Thursday, 17 August 2017

Walking to reset the clock

FOR wonderful spring flowers, leave Henley by Fair Mile and turn right for Middle Assendon, where there are daffodils all the way, and park near the Rainbow pub.

Then take the road opposite to Fawley, where the verges are spangled with white and purple violets. The fields and woods are full of raucous pheasants and scampering squirrels as you rise gently towards John and Myfanwy Piper’s old house.

Do not turn steeply up to the right to Fawley, but keep going in the valley, so you pass hazel coppices where the sun filters through the bare branches on to the bright green dog’s mercury. There are sheep and lambs on your right and larks singing on the left.

Dog’s mercury has tiny white flowers and thrives in shade on calcareous soil but is highly poisonous. The dog part of the name indicates it is not for human consumption but do check that the ground cover is not perhaps the shiny strap leaves of bluebells which are already well advanced.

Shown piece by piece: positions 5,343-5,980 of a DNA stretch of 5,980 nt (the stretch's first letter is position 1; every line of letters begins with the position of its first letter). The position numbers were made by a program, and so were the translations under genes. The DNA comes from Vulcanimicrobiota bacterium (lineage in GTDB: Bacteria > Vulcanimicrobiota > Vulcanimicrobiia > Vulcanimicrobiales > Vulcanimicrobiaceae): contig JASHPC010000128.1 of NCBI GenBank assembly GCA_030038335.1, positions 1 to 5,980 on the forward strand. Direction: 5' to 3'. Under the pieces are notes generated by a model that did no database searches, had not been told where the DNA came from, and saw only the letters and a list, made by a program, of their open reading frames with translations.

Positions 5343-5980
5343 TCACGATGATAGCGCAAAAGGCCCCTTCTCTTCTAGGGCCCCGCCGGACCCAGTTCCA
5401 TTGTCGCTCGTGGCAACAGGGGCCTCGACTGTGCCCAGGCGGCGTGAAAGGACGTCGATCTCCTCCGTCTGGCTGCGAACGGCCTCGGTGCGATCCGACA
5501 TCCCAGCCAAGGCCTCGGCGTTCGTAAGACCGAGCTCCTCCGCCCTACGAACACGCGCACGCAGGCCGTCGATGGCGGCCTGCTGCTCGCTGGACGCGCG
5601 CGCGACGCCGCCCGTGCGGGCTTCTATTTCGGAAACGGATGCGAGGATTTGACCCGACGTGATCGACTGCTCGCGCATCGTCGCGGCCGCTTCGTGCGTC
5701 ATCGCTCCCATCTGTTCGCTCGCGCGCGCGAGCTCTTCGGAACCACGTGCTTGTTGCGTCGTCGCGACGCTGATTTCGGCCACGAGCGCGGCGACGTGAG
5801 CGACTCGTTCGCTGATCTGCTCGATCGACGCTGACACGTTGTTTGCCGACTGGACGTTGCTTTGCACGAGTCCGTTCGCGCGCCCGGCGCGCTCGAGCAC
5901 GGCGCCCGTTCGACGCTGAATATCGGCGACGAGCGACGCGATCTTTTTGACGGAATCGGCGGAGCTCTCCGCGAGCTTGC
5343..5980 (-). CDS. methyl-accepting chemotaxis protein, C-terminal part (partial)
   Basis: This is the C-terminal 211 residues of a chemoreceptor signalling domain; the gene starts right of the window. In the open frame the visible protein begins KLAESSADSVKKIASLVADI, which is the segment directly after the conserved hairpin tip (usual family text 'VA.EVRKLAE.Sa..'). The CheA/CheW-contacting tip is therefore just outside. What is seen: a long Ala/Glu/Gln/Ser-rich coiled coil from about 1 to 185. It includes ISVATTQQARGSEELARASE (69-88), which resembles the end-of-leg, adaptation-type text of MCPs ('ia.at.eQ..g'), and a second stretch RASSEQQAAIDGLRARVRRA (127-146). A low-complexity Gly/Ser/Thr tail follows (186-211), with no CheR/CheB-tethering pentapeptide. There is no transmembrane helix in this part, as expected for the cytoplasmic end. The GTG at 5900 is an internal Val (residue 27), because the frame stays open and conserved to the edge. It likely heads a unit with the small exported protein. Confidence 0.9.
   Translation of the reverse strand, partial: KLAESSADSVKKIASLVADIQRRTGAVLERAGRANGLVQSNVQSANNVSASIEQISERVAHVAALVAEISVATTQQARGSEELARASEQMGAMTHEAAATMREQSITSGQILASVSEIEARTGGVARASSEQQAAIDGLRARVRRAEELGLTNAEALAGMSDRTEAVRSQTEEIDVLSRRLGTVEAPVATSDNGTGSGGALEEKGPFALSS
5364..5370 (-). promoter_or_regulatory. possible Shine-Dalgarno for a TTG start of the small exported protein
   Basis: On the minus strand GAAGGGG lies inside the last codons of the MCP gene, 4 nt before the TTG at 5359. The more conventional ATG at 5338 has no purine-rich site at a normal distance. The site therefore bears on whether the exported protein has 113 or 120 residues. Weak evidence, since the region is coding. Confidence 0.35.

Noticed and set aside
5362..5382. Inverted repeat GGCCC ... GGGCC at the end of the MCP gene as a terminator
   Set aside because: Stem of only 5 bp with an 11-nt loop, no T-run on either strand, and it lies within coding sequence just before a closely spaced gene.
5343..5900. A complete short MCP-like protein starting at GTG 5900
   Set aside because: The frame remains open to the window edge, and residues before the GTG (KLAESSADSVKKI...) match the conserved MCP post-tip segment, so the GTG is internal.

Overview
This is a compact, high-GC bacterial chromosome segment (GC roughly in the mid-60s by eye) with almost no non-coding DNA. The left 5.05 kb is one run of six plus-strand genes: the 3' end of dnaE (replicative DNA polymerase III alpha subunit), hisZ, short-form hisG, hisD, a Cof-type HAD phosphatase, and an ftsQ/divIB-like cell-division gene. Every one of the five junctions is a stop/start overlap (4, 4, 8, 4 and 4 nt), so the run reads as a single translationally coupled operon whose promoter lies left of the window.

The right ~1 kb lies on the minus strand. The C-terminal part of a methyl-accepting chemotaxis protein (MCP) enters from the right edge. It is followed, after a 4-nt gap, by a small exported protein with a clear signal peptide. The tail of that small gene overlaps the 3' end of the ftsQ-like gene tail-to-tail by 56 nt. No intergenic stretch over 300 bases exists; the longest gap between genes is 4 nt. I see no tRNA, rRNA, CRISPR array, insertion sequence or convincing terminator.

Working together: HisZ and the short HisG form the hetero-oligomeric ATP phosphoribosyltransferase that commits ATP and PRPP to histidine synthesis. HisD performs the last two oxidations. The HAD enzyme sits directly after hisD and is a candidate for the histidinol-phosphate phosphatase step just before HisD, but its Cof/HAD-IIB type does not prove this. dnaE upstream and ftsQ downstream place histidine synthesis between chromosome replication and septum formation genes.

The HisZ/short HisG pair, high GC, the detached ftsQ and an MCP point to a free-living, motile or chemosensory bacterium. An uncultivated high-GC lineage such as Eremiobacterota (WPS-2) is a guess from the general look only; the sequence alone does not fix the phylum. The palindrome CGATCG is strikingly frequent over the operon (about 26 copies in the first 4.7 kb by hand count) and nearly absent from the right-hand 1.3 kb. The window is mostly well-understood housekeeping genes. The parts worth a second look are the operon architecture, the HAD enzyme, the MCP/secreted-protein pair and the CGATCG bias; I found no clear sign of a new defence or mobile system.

As the slope steepens, there are mauve violets, primroses and tiny wild strawberry flowers on the banks, blackthorn blossom in the hedge and a peacock butterfly, sunning itself on the dark tarmac — the only butterfly which posed long enough for identification.

As the road levels out and approaches a white house, you will see a footpath sign pointing boldly to the left. Take this farm track to emerge on a ridgeway path with extensive views over to Twyford and Bracknell and back up the Stonor valley.

Grey partridge like these fields of winter wheat and the red kites cruise above.

Below you in the solitary oaks the crows quarrel (or rooks — they were too distant to see the whiter edge to the base of the bill which indicates a rook, so let us call them crooks). In fact, if there are groups they are likely to be rooks as the rookery indicates a social bird, whereas the crow works alone.

Follow the hedge, good for blackberries in September, as it curves to the right, over a stile into the tangled wood for more primroses, emerging on to a ploughed field and down to the road.

It is only 200m back to Middle Assendon but if the road is busy and you are agile, stay inside the hedge and scramble out over the ditch when there is a verge on the other side.

The best Easter present you can give is a pair of boots for liberation into the countryside, to avoid “nature deficit syndrome” and to allow the children to paddle in the river and jump in the mud.

Plan a camping trip to re-set your circadian clock as fresh air always helps you sleep better.

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